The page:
Local kids learning to garden in school

NORTH HOLLYWOOD, Calif. "We've got 100,000 vegetable plants coming in that won't stay here for very long. They'll be at schools in Sylmar, Carson, Venice and Boyle Heights," said LAUSD garden caretaker Mud Baron.

Baron says there's seven acres, 100,000 vegetable plants and flowers at the North Hollywood High campus, which serves as the mother ship for all 500-plus LAUSD gardens. Students and volunteers learn more than just growing techniques.

"It not just a nutrition education program, its business education so that kids can learn about what it takes for kids to run their own business," said Baron.

Its, Enterprise 101! Baron has them selling figs and flowers at a nearby Farmers Market.

"They were selling gorgeous bouquets for $3 and you could not have asked for anything better," said client Elena Epps.

Elena Epps is now an ongoing client along with Border Grill owners Mary Sue Milliken and Susan Feniger.

"This garden has been defunct for about 7 years," said Ali Bhai with the Garden School Foundation.

Bhai says Crenshaw High had a student run "Food from the Hood" program that went defunct when students graduated. Now students are digging in again hoping to sprout interest.

"It?s almost like a natural playground. So many campuses are asphalt," said Bhai.

Those that run the program say gardening helps kids' mood and behavior for the better. It also teaches them things like science and the environment, along with another important lesson -- nutrition. They learn that what comes out of the ground actually tastes good.

"A lot of them don't realize what they're planting or what they're working with is actually what they're eating off of their tables," said North Hollywood teacher Rose Krueger.

Rose Krueger teaches six periods, forty odd kids per garden class per day. She says by year?s end most have changed their eating habits for the better.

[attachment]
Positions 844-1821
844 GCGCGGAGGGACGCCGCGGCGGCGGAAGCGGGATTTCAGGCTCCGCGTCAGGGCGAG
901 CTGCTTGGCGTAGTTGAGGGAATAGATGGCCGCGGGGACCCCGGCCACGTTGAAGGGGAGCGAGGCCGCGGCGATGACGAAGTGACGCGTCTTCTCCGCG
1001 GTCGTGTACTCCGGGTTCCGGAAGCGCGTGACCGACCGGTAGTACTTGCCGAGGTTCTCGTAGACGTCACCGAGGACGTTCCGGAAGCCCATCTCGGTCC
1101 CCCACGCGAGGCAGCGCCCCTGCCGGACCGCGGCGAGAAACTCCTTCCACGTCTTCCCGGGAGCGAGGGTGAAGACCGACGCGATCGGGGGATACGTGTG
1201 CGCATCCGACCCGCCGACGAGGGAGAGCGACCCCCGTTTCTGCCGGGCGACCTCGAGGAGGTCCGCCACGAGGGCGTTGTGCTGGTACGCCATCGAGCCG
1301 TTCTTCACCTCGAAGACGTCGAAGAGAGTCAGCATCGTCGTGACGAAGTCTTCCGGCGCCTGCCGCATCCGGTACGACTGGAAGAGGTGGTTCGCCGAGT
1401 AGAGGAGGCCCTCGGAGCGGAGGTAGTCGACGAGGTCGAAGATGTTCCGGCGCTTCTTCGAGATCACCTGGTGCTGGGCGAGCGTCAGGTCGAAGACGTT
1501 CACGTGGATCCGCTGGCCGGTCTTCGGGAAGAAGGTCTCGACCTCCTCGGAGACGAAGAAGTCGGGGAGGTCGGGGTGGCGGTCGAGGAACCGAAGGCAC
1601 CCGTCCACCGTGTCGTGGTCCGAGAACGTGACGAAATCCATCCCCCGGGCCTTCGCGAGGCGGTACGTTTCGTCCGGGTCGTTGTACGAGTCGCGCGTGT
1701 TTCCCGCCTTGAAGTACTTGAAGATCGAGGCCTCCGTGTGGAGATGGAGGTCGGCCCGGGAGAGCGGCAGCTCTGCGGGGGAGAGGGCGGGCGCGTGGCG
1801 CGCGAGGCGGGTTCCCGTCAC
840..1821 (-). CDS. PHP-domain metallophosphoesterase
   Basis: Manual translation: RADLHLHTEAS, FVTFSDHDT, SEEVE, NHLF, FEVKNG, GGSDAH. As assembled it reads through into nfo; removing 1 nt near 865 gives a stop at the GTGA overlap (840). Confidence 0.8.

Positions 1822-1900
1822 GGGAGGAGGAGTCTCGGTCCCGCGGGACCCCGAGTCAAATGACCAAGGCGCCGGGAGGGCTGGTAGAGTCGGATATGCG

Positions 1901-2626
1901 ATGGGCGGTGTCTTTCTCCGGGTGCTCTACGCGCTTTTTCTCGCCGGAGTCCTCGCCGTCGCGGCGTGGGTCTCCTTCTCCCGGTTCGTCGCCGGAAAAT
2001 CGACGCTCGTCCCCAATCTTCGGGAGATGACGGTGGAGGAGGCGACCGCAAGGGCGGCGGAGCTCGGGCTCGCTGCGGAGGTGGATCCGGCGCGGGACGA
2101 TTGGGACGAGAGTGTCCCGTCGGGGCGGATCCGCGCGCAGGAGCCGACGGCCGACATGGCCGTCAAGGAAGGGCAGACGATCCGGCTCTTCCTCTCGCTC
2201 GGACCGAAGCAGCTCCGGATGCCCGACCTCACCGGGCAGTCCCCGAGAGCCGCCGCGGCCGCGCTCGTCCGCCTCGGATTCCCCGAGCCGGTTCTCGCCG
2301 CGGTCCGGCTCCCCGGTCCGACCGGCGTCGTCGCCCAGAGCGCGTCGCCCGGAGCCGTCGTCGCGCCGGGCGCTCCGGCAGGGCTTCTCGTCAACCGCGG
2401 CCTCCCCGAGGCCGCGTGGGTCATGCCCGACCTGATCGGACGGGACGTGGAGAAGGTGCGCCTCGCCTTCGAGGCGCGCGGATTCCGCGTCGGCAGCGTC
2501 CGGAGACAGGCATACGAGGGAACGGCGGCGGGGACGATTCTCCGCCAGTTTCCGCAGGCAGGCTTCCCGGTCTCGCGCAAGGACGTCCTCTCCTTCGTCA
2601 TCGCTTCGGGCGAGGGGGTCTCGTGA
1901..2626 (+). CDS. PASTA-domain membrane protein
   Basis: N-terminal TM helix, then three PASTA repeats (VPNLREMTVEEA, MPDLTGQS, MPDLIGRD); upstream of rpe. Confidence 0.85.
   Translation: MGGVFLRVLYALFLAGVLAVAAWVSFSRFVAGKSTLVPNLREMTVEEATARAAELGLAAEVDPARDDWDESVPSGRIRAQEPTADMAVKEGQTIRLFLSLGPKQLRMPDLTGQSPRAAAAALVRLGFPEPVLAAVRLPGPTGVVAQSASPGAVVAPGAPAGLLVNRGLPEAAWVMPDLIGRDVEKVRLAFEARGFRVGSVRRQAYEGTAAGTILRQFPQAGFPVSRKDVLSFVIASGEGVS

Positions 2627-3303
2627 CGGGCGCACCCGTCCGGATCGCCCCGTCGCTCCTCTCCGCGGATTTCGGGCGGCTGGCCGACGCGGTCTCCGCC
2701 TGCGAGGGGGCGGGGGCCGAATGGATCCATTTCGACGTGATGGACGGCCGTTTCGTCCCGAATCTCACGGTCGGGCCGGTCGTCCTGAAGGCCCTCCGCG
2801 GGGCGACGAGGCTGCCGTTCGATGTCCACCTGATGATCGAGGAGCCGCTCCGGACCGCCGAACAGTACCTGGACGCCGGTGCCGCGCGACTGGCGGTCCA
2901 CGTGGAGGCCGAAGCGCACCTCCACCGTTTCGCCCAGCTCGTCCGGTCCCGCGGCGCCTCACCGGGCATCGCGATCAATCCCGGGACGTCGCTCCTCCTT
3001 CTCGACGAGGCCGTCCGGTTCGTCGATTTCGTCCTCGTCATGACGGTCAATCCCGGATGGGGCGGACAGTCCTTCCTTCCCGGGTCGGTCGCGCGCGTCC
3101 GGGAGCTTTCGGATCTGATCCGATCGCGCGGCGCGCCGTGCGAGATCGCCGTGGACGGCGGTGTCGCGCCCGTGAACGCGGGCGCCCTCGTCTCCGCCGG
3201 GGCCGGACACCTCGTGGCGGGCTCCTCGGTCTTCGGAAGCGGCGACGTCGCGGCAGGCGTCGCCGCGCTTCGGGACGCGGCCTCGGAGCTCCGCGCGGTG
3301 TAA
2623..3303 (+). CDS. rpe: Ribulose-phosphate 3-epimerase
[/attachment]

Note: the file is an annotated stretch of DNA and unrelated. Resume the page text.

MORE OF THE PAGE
"Kids fighting over vegetables at an early age is a lifelong eating habit. We'll continue to introduce figs and heirlooms tomatoes to our high school kids of course, but if you get them early with good nutrition habits that's even better," said Baron.

In addition, here are some garden events that are coming up:

On Labor Day, September 7, Slow Food Los Angeles will be hosting a series of "Eat-Ins" potluck-style gatherings to discuss issues and take action transforming school lunches into healthy meals. The "Eat-Ins" are part of Slow Food's nationwide "Time For Lunch Campaign" which aims to influence the 2009 Child Nutrition Act.

Several "Eat-Ins" will be held throughout the city (one by our very own chef extraordinaire Jennie Cook!) and you're invited to attend any of them nearest you:

  • Cesar Chavez Arboretum in Elysian Park
    835 Academy Road, Los Angeles
    Beginning at 11:30 a.m.
  • Milagro Allegro Community Garden in Highland Park
    115 South Avenue 56, Los Angeles
    Beginning at 4 p.m.
  • Fancifull
    5617 Melrose Avenue, Los Angeles
    From 4:00pm until 7 p.m.
  • Spiraling Orchard Community ArtPark
    1246 West Court Street, Los Angeles
    Beginning at 5 p.m.
  • Anderson Park in Redondo Beach
    229 Ernest Avenue, Redondo Beach
    Beginning at 4 p.m.
  • Reyhan Persian Grill
    11800 Jefferson Boulevard, Culver City
    Beginning at 3 p.m.

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